Institute of Astronomy

Characterizing Hot Jupiter Atmospheres with Ground-Based Facilities

SpeakerTalk DateTalk Series
Lisa Nortmann28 July 2014Across HR 2014 Posters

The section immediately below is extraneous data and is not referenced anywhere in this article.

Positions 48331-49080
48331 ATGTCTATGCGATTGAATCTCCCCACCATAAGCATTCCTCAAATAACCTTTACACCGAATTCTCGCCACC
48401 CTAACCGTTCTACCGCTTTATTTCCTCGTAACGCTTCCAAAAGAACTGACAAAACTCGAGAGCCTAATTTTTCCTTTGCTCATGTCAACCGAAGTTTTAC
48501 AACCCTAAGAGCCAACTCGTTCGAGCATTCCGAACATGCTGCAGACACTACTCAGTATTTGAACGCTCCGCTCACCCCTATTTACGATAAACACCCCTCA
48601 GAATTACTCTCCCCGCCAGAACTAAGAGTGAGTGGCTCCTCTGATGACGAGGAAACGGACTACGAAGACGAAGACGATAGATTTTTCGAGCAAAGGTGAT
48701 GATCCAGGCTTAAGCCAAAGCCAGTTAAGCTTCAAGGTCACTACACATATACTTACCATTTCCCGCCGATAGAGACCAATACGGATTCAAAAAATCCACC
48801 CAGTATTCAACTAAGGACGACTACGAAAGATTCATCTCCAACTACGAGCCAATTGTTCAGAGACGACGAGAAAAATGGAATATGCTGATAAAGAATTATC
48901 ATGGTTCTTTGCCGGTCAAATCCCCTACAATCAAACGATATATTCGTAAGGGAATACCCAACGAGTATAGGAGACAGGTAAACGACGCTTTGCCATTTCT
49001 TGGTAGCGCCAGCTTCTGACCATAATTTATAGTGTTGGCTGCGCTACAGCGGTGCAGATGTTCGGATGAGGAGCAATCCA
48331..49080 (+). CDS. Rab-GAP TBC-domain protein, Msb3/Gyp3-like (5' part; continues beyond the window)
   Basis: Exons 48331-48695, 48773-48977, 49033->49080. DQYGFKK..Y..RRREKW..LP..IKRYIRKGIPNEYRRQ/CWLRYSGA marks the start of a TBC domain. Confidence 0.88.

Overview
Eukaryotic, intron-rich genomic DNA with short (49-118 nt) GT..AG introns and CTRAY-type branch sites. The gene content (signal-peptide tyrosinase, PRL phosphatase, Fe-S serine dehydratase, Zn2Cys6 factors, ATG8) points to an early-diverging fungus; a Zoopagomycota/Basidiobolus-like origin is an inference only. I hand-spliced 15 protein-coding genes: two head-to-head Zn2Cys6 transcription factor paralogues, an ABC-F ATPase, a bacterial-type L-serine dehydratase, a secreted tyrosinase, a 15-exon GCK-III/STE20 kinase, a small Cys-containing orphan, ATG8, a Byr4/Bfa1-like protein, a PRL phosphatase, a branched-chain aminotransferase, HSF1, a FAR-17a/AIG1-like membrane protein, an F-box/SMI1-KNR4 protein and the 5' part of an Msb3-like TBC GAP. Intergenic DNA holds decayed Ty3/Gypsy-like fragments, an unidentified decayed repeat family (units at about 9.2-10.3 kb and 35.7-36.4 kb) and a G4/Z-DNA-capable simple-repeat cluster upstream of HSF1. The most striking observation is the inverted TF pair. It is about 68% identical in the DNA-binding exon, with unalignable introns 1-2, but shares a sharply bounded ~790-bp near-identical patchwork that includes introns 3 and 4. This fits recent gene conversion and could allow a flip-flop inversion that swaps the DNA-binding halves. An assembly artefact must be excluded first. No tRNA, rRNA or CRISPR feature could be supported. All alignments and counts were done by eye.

Transiting planets are of particular interest for exoplanet science. During transit the upper atmospheric layers are penetrated by the host star’s light enabling us to measure the atmospheric composition at the terminator region as a color dependent variation in the occultation depth. One of the biggest remaining challenges of multi-color transit observations is the removal of systematic noise signals. Such signals are frequently found to distort light curves of both ground-based and space-based origin. In many cases their source is not well understood. Our group uses the ground-based facilities ESO/VLT with the FORS2 instrument and the Spanish 10-meter telescope GranTeCan with the OSIRIS instrument to probe the atmosphere of hot Jupiters with the technique of multi object spectrophotometry. I will address our new findings regarding the source and nature of instrument specific systematics we found to commonly affect data taken with these two instruments. Furthermore, I will introduce our approach to the correction of these noise signals, which allows us to retrieve high quality results. As an example I will present the transmission spectra of the two hot Jupiters WASP-17b and HAT-P-32b which we obtained in the broad optical wavelength region between 500 – 1000 nm where hot Jupiter atmospheres are predicted to exhibit sodium, potassium, water and titanium/vanadium oxide absorption. The abundance of these atmospheric species is of particular interest, as they serve as good indicators for the prevalent temperature and can help to shed light on the mechanisms of heat re-distribution between the planet’s day and night side.